How Long Does a Down Comforter Last?

Posted by Stefan Hunter on 30th Jun 2016

How Long Does a Down Comforter Last?

You're making the first steps in an effort to improve your sleep habits. You’ve established a nightly routine and set a regular bedtime. Now you want to invest in some down bedding to keep you cozy all night long. While a bedtime routine quickly becomes habit, your hotel bedding is going to need a little mindfulness on your part to ensure the level of comfort you need to keep you snoozing through the night.

Quality bedding is an investment in both comfort and style. But like any investment, it is important to know what you’re getting for your money, and how well you treat your comforter can be the deciding factor in longevity. The key to extending the shelf life of your down is to avoid damaging it. If you can do that then that comforter will be keeping you warm for years.

Know What You’re Buying

There are plenty of down comfortersdown pillowsdown blankets, and more out there on the market, but they aren’t all luxury, or even well-made bedding. To know that you’re getting a down comforter that will last, there are a few things you want to look at:

  1. Construction: If you want to keep your down from clumping, you need a well-constructed comforter. Look for bedding where the top and bottom layers of the comforter have been sewn together in horizontal and vertical lines to form boxes that range from 4-18 inches. This design, called Sewn Thru Box construction, is the ultimate in eliminating down shifting in the comforter.
  2. Fabric Shell: With down, the fabric that makes up the shell is also critical. It’s what keeps your bedding’s fill from leaking out in the night and, if you aren’t using a duvet cover (which we recommend to prolong the life of your comforter), it’s what you’ll be in direct contact with through the night. You want a fabric with a tight weave, to keep down in place, and higher thread count, for a smooth touch.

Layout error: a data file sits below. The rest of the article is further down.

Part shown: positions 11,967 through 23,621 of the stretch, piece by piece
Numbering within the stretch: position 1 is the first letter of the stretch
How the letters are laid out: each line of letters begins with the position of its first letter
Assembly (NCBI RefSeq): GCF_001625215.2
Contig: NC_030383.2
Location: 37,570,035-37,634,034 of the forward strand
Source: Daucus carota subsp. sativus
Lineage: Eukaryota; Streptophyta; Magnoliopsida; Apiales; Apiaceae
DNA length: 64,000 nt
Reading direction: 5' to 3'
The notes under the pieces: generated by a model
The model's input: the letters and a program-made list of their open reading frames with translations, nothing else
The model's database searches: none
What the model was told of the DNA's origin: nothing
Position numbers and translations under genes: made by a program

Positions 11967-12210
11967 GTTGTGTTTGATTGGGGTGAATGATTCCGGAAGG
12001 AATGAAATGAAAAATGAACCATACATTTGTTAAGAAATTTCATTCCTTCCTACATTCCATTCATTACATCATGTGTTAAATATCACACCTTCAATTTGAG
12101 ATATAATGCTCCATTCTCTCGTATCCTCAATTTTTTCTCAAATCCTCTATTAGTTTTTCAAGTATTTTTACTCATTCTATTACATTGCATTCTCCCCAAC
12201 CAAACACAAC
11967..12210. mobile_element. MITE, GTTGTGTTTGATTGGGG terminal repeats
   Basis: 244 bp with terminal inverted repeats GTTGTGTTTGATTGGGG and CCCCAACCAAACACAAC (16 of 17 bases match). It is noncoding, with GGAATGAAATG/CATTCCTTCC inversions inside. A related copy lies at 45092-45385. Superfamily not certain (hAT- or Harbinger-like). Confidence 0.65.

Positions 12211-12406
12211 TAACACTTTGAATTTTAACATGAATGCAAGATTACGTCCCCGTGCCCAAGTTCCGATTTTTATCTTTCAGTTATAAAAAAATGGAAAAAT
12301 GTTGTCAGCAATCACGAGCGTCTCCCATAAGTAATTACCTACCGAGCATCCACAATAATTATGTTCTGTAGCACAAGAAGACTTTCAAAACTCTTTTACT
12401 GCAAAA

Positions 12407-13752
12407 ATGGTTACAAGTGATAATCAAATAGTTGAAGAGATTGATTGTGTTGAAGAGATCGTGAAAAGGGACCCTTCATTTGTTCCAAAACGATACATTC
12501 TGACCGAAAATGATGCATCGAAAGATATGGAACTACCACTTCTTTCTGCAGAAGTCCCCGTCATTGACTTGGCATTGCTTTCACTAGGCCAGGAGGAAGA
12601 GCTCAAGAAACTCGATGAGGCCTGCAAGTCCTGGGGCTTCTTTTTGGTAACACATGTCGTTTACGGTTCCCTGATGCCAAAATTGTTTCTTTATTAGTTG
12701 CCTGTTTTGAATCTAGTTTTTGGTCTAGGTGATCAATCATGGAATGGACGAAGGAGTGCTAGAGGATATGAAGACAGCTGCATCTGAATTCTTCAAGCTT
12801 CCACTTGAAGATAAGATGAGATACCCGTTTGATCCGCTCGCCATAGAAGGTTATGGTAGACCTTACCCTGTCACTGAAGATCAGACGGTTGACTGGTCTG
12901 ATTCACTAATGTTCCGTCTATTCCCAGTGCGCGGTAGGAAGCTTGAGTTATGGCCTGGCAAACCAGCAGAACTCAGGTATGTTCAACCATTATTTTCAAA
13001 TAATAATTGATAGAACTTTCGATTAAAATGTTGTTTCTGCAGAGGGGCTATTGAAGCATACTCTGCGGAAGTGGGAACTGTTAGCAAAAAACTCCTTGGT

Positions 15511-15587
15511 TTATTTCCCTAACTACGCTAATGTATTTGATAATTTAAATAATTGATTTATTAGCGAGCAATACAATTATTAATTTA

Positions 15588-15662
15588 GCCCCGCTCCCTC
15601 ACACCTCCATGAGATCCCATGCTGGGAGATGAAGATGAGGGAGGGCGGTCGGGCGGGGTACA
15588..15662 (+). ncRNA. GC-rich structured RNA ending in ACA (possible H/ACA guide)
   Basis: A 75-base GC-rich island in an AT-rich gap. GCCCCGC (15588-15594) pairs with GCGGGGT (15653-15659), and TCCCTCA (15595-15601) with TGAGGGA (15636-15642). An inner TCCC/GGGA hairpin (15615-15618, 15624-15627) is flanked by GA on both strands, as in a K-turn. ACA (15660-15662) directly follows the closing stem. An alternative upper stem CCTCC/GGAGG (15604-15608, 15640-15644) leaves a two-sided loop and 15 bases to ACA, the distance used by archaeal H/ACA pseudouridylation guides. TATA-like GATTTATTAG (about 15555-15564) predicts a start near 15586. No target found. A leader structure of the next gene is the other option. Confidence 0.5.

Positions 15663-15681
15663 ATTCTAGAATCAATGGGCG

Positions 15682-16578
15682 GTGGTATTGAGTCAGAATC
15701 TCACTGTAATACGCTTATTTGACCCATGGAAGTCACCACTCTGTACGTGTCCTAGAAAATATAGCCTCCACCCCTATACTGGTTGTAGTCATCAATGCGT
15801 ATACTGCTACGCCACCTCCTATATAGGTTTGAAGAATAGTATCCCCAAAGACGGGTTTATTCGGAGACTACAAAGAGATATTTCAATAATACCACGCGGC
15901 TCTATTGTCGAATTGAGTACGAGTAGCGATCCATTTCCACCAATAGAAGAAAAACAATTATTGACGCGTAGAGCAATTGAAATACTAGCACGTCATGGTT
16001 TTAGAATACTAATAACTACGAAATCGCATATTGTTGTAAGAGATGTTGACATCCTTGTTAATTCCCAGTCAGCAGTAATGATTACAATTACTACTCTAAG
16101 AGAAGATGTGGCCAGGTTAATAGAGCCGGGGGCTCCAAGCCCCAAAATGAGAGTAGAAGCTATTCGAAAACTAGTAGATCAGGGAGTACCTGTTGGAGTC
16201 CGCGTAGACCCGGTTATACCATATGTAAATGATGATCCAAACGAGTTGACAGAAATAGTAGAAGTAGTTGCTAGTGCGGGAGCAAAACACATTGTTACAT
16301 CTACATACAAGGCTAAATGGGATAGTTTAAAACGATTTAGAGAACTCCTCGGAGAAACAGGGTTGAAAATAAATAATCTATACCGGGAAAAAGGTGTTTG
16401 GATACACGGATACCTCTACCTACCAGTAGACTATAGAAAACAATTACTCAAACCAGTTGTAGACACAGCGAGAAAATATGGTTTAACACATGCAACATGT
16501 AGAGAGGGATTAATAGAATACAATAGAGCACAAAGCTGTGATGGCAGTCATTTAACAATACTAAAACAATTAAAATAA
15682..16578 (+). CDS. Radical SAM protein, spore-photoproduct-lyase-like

Treat It Well

Once you have the right down comforter, you need to establish some ground rules to keep them safe (and bust some poor sleep habits you may have picked up through the years). The bed is where you sleep. Not where you eat or drink. It is not a snack table or somewhere the kids can color. Take steps to keep your new comforters free of spills and other stains.

Shake your comforter out every day (or at least once a week) to restore loftiness and use a duvet cover to extend the lifespan of your down and protect it from wear. If you prefer not to use a cover, make the bed up with a top sheet. This protects the down from skin oils and moisture. Without it, you are exposing the down material to mildew and oils that can ruin it.

Think of it as a pillowcase for your comforter. You can wash a sheet or a duvet cover regularly without worrying that you may be damaging your bedding

Wash Carefully

When you do need to wash your down, which should only be about once or twice a year, DIY is best. The chemicals used in dry cleaning can actually strip the oils from down leaving it less lofty than before. But that doesn’t mean you can just throw your comforter in the wash and be done.

  • Place your comforter inside a front-loading washing machine (It might be necessary to take it to a Laundromat to use an industrial-sized machine).
  • Set the machine to the gentle or delicate cycle.
  • Add a small amount of mild dish detergent. Regular laundry detergent or too much soap will damage the down.
  • Let the machine run through the rinse cycle twice to ensure all the soap is out.
  • Dry the comforter on low. It will take longer to get the moisture out, several hours, but be safer for the material.

When it feels dry, shake it out and hold it up to the light. If you see clumps, there is still moisture inside. Put it back into the dryer until the down is spread evenly though the blanket. A couple of tennis balls in the dryer with the comforter helps keep the down from clumping, too.

When well-cared for, quality down comforters can last a lifetime. Proper handling and the right washing technique are all it takes to extend the life of your comforter.